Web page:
Spanking a child doesn’t lead to better behaviour as many parents believe. On the contrary it makes the child more defiant and aggressive, affects cognitive ability and increases risk of other mental issues in later life. Researchers from University of Texas examined 75 previous studies published between 1961 and 2014 on spanking and covered more than 160,000 children. It was found that spanking was responsible for 13 of the 17 negative outcomes and included levels of aggression, mental health problems and poor thinking skills. The study was published in the Journal of Family Psychology.
Regular consumption of black raspberries can reduce stiffness of arteries and boost levels of circulating endothelial progenitor cells which act as a healing agent on damaged arteries, a South Korean study claims. Arterial stiffness is one of the key indicators of cardiovascular diseases. Researchers from Korea University Anam Hospital and Gochang Black Raspberry Research Institute randomly assigned patients with metabolic syndrome to receive 750 mg/day of black raspberry extract or a placebo. After 12 weeks of observation they found that the artery augmentation index (a measurement of arterial stiffness) decreased significantly in the black raspberry group compared to the placebo group. The study was published in the Journal of Medicinal Food.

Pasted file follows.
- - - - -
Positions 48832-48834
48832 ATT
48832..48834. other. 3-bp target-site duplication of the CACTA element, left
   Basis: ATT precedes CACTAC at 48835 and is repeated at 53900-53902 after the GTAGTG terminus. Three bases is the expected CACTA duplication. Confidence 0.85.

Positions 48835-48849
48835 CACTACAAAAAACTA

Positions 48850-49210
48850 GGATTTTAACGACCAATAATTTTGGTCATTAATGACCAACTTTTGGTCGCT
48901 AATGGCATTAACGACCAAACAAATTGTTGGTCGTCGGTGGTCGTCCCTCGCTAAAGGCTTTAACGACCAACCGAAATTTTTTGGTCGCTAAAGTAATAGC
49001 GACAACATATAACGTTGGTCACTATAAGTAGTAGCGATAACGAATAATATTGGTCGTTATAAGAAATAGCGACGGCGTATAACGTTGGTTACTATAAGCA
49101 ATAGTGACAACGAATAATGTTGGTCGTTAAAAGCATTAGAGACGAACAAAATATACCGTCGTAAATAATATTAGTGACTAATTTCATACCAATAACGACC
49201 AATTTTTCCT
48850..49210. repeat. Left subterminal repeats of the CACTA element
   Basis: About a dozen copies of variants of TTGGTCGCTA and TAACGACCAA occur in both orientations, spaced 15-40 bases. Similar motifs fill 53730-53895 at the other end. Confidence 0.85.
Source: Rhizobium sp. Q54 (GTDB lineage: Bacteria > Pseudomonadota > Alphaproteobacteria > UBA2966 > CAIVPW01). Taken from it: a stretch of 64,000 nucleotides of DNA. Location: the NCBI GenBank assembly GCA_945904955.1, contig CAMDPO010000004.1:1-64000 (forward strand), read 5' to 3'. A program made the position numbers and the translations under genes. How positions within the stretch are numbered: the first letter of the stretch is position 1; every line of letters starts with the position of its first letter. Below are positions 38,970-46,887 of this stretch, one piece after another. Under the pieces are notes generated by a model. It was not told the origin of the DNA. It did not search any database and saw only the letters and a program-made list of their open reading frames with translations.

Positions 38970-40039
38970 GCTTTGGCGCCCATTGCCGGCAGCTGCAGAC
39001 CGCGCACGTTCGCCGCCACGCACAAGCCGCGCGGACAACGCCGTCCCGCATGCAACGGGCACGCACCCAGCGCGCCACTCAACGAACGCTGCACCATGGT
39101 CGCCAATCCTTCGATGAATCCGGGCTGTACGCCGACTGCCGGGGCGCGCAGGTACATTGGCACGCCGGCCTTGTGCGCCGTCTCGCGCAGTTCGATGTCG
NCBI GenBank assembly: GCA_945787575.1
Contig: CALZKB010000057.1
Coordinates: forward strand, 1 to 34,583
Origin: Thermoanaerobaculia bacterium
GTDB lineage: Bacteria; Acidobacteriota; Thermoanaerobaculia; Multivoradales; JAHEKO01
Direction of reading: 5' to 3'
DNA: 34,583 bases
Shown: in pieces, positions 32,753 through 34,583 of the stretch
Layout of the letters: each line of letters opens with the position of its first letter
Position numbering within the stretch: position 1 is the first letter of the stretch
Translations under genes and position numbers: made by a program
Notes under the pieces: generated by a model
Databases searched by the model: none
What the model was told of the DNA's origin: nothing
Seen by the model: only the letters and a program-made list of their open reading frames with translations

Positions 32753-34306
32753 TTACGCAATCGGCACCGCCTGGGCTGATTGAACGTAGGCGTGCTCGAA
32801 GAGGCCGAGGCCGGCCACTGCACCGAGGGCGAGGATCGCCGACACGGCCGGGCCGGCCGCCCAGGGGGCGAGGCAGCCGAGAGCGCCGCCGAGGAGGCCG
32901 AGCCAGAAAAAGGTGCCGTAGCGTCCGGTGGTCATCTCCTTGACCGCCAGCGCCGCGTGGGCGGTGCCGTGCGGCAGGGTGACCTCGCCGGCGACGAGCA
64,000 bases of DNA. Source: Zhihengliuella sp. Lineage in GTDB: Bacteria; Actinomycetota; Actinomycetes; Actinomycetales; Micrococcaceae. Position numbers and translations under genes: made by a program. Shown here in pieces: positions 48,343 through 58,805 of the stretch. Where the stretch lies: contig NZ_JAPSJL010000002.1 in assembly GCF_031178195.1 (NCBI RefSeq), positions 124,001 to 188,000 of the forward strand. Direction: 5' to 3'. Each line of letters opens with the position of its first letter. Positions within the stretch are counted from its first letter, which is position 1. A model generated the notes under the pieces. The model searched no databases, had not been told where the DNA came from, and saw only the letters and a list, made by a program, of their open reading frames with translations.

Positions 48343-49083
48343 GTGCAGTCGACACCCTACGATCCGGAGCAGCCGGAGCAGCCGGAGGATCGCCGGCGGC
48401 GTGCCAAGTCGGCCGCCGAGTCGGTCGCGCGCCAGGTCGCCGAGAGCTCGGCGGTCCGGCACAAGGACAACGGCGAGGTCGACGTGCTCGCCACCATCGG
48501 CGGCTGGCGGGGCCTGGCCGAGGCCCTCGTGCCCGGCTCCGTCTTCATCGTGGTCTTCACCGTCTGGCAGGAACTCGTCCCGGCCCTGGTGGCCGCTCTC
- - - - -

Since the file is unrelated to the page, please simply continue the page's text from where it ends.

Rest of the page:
Women face lower risk of kidney diseases due to cyclical changes in female hormones. These hormones provide women with an increased resistance against kidney damage, an Austrian study suggests. Researchers from Medical University of Innsbruck collected urine samples of healthy women to study the associated changes in different proteins. The researchers believe recurring changes in hormonal levels leads to periodic tissue remodelling in the kidneys and is the reason why the chances of kidney disease is lower in women. The study was published in the Journal of the American Society of Nephrology.
Extreme heat and heavy rainfall can worsen asthma and increase risk of hospitalization in adults as well as children, a US study suggests. Researchers from University of Maryland School of Public Health examined over 115,923 asthma hospitalization cases recorded between 2000 and 2012 and found increase in temperature was responsible for 23% increase in risk of asthma hospitalizations. While extreme precipitation during summer months increased the risk of asthma hospitalizations by 11%, the risk was found to be higher in youngsters in the age group of 5 to 17 years. The study was published in the journal Environmental Health.